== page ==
STORY BY JACOB GILMORE
The week before fall break was a major week for Surge, a new mental health advocacy group on campus. Oct. 6-10 was its first Mental Illness Awareness Week.
What is Surge exactly?
Surge is a mental health advocacy group that targets young adults. It has two goals: To raise awareness of the importance of mental health, and to facilitate acceptance of mental illness by eliminating the negative stigma that hinders mental health.
Drake junior Cecilia Panella, one of Surge’s founding members, said Surge does this by “hosting panels, having discussion-based meetings and various volunteer events in order to connect with the Drake community as well as provide a positive mental health environment for students and relevant faculty.”
On Oct. 7, Surge board members held a panel to discuss the impact mental illness has on the average student, and what students can do to raise awareness. Members of the board included Panella, Kaila Sekula, Raymond Starks and others.
The panel spoke about various topics. One major concern was that Drake lowered its counseling budget. Now, there are only three counselors on call, which may not be enough to help the student body.
Another concern was the negative stigma generated by general misuse and overuse of the words “crazy” and “depressed.” Panelists mentioned rights of privacy and the need for self-acceptance despite illness.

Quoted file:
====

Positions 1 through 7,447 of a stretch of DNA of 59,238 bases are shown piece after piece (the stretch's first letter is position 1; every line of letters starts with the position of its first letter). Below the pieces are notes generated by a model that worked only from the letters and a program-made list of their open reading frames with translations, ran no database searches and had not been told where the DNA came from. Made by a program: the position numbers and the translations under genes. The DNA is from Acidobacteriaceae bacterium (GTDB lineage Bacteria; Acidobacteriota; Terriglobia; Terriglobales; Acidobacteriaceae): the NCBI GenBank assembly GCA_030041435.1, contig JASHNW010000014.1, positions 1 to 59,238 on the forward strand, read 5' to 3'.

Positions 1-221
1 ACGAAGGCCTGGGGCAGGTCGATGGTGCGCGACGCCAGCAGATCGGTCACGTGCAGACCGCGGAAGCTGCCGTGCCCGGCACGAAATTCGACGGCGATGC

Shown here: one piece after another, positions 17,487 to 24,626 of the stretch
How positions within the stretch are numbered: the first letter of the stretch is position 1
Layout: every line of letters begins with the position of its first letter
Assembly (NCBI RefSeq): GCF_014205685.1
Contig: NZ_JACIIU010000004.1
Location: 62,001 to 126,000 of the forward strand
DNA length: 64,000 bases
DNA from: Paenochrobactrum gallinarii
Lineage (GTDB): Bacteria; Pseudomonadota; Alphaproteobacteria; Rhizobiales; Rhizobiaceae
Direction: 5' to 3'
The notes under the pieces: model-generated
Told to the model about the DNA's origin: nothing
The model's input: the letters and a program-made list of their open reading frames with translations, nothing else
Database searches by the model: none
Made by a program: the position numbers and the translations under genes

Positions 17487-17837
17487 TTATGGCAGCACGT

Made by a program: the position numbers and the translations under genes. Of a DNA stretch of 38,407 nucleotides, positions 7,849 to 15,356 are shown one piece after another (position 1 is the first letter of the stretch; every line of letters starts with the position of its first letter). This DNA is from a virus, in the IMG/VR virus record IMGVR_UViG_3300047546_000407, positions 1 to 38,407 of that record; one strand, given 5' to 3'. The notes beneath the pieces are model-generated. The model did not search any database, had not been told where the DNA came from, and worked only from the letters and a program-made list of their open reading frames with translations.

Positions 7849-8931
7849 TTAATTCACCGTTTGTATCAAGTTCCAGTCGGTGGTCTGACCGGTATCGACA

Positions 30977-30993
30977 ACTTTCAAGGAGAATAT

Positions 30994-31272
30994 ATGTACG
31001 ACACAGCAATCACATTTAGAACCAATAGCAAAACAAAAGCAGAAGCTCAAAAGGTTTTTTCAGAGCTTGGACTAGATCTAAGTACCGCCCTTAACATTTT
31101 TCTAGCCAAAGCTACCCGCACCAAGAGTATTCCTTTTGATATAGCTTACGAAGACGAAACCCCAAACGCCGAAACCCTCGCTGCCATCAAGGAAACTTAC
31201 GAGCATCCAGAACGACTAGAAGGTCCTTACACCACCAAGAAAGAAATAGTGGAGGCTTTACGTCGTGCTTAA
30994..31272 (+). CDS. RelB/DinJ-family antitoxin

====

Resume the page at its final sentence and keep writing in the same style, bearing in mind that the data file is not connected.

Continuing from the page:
Students were asked questions throughout the event, such as “the proper way to respond to a friend’s declaration of mental illness.”
“Listen to what they have to tell you, but don’t prod them for more information than they’re willing to give,” the panel said. “They don’t need you to be their counselor, they need you to be their friend.”
Also included in the week’s events was “The Diagnosis,” an interactive haunted house designed to show participants how the mental health system both helps and hurts patients, was also a highlight of the week.
Participants experienced overwhelmed doctors ignoring patients, bored therapists asking generic questions and bewildering psychologists and psychiatrists refusing to communicate while in the haunted house. Then, the participants were given prescriptions with side effects before being thrown back into the real world.
In reflection, Sekula was proud to see how the first Mental Illness Awareness Week was received on campus.
“I was so excited to successfully complete our first Mental Illness Awareness Week on the Drake’s campus,” Sekula said. “It was so cool to see a variety of new faces coming to get involved in the conversation about mental health. If we can even get one person to broaden their understanding of mental health and its importance, then we’ve done our job.”
Surge plans to get students involved and learn more about mental illness through hosting more events in the near future.
Overall, the reaction has been positive.
“Surge is a great addition to Drake’s community,” said sophomore Molly Lamoureux. “I personally feel that we don’t have enough mental health awareness on campus. Mental health is something that influences every student, and Surge raises that awareness.”